Go Back

Bing Cherries with Wine Syrup

A rocks glass filled with bing cherries with wine syrup and vanilla ice cream
This is a New Orleans favorite. Of course, in NOLA even the fruit gets tipsy!  Cherries with wine syrup are delicious on their own, but they make for a to-die-for ice cream sundae. Prep is easy since it takes just 10 minutes of hands-on work.
Elizabeth Heiskell

Prep 10 mins
Total 20 mins
Dessert
American
6 servings
344 kcal

Ingredients 

  • 13 ounces pitted frozen dark sweet cherries thawed and drained, juices reserved
  • 1/4 cup Kirsch or clear brandy
  • 1/4 cup dry red wine
  • 3 tablespoons granulated sugar plus more if needed
  • 1 tablespoon cornstarch
  • 1/8 teaspoon almond extract (optional)
  • 1 1/2 pints store-bought or homemade vanilla bean ice cream

Directions 

  • In a glass measuring cup, combine the juices from the cherries with the Kirsch and red wine.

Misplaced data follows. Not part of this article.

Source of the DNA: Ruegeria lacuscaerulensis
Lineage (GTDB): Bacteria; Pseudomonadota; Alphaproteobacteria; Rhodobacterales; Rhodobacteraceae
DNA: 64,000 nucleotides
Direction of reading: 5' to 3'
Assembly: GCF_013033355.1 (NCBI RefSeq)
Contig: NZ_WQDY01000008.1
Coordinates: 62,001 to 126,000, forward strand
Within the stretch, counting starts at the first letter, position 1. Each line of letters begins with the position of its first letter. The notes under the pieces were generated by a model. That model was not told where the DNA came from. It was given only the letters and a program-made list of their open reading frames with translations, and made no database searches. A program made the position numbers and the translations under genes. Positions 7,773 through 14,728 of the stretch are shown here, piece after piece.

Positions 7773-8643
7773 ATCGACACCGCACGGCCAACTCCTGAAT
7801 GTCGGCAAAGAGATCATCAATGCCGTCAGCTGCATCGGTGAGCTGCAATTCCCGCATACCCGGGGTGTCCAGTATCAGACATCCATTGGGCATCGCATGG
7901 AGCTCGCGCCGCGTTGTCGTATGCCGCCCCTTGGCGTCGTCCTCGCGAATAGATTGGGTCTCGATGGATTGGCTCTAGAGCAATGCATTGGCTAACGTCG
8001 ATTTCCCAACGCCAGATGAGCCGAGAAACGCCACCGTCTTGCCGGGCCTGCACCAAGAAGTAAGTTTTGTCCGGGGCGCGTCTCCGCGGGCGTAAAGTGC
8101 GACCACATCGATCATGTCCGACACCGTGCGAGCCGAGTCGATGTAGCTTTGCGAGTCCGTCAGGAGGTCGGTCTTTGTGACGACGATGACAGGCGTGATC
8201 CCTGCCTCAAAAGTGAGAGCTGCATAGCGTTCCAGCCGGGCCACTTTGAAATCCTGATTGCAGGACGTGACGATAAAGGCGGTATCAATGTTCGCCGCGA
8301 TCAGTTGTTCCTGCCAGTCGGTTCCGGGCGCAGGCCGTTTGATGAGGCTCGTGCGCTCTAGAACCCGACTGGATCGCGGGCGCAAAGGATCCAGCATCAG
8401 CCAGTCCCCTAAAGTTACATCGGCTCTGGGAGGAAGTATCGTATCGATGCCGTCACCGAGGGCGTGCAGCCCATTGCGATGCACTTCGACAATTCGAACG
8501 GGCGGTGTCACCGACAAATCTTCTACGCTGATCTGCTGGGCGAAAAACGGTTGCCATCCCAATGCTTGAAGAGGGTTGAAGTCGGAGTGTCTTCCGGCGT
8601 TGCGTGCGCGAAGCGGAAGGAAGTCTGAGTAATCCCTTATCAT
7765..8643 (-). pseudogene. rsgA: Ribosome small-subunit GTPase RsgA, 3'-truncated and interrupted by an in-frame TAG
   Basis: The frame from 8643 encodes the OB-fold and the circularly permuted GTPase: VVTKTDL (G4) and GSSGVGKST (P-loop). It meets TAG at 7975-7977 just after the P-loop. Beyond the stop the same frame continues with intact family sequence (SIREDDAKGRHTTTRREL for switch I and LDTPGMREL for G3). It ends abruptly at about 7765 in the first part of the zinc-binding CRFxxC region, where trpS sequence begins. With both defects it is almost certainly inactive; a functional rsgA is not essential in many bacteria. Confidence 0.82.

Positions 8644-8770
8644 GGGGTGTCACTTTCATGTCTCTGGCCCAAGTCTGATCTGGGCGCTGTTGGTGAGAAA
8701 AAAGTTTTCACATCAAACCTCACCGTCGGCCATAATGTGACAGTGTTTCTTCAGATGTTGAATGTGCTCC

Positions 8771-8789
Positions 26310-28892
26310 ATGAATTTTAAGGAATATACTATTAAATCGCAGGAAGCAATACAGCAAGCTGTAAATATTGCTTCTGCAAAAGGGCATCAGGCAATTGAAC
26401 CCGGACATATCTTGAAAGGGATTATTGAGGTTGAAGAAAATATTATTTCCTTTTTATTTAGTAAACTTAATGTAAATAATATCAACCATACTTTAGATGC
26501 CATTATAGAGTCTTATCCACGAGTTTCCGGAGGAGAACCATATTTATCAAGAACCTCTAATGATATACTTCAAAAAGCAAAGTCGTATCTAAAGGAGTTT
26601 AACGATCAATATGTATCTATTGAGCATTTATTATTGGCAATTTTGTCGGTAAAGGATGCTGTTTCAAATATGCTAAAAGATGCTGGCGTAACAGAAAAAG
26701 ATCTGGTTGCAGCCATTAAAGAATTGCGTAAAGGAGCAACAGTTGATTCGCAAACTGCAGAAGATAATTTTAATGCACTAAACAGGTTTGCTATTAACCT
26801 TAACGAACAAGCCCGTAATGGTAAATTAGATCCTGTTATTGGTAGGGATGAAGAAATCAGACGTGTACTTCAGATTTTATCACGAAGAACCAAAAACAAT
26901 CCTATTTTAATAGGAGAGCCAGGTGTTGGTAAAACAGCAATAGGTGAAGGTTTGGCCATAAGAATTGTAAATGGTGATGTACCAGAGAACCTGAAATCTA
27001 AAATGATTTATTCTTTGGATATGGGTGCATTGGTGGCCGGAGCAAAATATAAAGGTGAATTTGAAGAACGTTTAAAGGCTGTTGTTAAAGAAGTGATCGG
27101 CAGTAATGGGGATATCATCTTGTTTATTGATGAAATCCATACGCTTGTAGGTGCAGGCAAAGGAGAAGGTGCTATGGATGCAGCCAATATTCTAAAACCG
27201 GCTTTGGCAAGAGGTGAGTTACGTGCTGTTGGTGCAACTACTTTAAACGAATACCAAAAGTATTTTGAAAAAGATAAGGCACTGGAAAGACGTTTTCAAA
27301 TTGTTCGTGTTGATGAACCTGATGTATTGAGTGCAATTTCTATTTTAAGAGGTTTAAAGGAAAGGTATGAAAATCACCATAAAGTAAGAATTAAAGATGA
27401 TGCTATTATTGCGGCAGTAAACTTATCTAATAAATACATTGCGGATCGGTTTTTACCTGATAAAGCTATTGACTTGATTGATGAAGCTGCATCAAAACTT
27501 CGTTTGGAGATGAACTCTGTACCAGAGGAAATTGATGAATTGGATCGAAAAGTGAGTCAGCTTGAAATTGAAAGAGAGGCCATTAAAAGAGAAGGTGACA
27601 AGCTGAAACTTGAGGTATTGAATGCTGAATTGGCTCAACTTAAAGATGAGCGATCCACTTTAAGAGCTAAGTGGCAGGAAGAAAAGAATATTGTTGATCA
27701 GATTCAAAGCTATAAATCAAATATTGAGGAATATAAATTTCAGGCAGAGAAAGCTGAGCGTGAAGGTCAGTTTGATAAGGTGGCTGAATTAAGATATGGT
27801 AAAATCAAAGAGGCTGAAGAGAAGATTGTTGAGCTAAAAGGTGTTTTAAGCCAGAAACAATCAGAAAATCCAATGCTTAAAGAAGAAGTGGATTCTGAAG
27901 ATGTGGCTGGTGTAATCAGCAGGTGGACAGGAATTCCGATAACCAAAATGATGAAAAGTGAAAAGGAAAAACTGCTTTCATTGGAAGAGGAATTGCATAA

• In a small saucepan, stir together the sugar and cornstarch until no lumps remain. Gradually whisk in the wine mixture.
  • Add the cherries. Cook over medium heat until the sauce boils and thickens, about 5 minutes.
  • Remove from heat and add the almond extract, if using. Let cool slightly. Taste and add more sugar, if needed. Serve the warm sauce over the ice cream.

Notes

What's the difference between cherries?

The easiest way to categorize cherries is by geographic location and sweetness. Sweet cherries, which include BingUlster, and Rainier, are grown mostly in Washington, California, Oregon, Wisconsin, and Michigan. Sour cherries, such as MontmorencyMorello, and Early Richmond, are primarily from Michigan, New York, and Utah.

What are the best uses for sweet and sour cherries?

Sour cherries are great for baking. Because you can fiddle with the amount of sugar you use, you can customize the elusive once-a-year sour cherry pie, tarts, cakes, and bars to suit your pucker quotient. Also, sour cherries are said to improve sleep and endurance, reduce systolic blood pressure, and minimize muscle soreness and inflammation. Be forewarned: The season for sour cherries is short: June and July, mostly.
Sweet cherries have a longer season--May to August--so no need to rush and make every cherry dish you have.  Sweet cherries are great in syrups like this recipe, glazes, rice puddings, ice creams, liqueur, and baked into dishes such as clafouti.